Appliance cords should be kept in good condition. Replace worn, frayed, or damaged cords. Avoid running cords across floors where you can trip on them and try to keep them gathered neatly on countertops so you don’t snag them with something. The fryer I use at home has a break-away cord. If something catches on the cord, it will detach from the appliance rather than dumping a couple of quarts of hot oil on my feet. I appreciate that.
Keep your appliances clean. Greasy appliances can catch fire. Toasters with overfilled crumb trays not only attract pests, they can also attract firemen.
Grinders, slicers, and mixers are designed to grind, slice, and vigorously beat things. And they are completely indiscriminate when it comes to what they are grinding, slicing, or beating. A hunk of sirloin or a bunch of fingers are all the same to them.
Your grinder or grinding attachment probably came with a nifty tool to use to push food through the machine. You probably lost it. Get another one. Or use a wooden spoon or something. Fingers are not an acceptable substitute.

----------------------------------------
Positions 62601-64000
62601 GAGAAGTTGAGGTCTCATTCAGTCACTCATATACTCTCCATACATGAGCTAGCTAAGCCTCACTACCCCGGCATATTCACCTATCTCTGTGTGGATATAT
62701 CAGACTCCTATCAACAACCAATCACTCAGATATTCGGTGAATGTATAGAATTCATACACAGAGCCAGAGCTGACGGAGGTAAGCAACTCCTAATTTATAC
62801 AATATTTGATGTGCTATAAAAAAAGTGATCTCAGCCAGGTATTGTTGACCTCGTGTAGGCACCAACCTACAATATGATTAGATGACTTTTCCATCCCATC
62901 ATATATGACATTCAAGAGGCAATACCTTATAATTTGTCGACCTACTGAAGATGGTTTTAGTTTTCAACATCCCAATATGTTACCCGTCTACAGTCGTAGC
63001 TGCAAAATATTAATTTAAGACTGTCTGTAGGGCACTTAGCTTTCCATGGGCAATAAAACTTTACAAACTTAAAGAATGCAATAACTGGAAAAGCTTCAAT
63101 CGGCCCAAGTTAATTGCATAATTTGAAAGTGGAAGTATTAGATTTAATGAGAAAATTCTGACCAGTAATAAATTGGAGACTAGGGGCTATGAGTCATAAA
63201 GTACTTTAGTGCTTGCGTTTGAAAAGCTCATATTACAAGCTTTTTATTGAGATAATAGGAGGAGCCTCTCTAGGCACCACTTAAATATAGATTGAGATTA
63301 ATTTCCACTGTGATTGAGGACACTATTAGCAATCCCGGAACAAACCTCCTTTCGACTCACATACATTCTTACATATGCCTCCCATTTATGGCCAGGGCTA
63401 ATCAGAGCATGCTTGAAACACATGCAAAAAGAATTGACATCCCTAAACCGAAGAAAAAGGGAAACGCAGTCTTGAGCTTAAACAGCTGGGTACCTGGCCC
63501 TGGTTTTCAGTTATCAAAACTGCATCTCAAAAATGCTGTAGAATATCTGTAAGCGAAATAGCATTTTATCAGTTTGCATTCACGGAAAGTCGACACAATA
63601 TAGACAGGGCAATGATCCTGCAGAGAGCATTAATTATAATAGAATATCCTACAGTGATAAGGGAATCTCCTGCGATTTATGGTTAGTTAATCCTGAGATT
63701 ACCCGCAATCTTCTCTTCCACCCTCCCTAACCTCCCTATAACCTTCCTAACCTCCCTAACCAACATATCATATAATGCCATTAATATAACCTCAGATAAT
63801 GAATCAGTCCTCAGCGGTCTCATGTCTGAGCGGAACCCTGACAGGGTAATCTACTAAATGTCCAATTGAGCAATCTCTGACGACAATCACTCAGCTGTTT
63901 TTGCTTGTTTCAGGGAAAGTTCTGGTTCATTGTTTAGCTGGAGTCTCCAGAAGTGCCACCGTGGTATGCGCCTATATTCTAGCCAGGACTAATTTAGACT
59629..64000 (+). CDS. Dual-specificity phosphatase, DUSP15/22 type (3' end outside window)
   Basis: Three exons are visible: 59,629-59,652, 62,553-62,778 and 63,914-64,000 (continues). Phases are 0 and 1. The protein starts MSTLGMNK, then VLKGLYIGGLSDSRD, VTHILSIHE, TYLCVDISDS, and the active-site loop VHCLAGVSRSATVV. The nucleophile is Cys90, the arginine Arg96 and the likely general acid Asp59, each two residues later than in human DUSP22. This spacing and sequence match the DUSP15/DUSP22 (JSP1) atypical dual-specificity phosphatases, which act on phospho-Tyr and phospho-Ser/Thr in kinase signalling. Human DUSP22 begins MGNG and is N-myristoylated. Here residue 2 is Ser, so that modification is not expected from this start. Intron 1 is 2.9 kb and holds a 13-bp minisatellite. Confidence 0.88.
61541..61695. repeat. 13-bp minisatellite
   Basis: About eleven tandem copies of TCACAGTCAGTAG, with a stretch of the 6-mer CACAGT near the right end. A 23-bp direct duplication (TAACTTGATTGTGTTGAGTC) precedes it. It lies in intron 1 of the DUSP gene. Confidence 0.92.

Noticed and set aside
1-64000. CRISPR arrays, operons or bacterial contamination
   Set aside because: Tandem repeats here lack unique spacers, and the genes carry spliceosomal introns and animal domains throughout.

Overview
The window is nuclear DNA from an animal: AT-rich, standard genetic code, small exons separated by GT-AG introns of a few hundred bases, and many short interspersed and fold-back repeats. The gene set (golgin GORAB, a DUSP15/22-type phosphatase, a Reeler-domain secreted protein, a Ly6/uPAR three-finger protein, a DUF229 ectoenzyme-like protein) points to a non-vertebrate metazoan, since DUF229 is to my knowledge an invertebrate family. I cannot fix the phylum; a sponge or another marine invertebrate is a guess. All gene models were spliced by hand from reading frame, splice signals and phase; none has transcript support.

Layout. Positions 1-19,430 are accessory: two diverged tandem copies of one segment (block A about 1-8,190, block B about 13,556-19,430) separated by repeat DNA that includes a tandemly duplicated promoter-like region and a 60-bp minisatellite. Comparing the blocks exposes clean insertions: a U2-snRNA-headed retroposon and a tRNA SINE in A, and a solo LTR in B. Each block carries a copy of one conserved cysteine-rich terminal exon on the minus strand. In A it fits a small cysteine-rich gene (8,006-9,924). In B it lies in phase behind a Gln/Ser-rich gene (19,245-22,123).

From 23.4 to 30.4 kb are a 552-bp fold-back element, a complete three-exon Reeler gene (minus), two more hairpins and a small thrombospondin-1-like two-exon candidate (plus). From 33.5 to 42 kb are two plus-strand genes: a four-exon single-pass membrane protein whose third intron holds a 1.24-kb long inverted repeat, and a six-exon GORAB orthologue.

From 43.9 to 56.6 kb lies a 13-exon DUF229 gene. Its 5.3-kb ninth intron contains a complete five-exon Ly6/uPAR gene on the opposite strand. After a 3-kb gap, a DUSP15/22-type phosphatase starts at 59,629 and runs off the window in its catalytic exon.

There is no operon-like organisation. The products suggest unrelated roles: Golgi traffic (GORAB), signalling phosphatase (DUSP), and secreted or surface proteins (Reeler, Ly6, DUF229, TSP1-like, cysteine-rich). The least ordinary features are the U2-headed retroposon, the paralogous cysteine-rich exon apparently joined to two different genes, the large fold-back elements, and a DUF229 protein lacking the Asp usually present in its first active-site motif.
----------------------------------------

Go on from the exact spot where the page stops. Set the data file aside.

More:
Slicers have an insatiable appetite for fingers. And they are extremely adept at removing all or parts of them from careless hands. There are reasons why underage or inexperienced people are not permitted to operate slicers in restaurant kitchens. Sometimes, even appropriately seasoned people should be banned, as in when they are distracted or in a hurry. Ask my son, the nine-fingered wonder. (Just kidding; after several weeks, the fingertip healed up fairly normally.) Or the butcher at the market where my mom and I shopped when I was a kid. His distraction over his impending nuptials resulted in his bride getting slightly less than she bargained for. About two inches less on the right index finger, as I recall.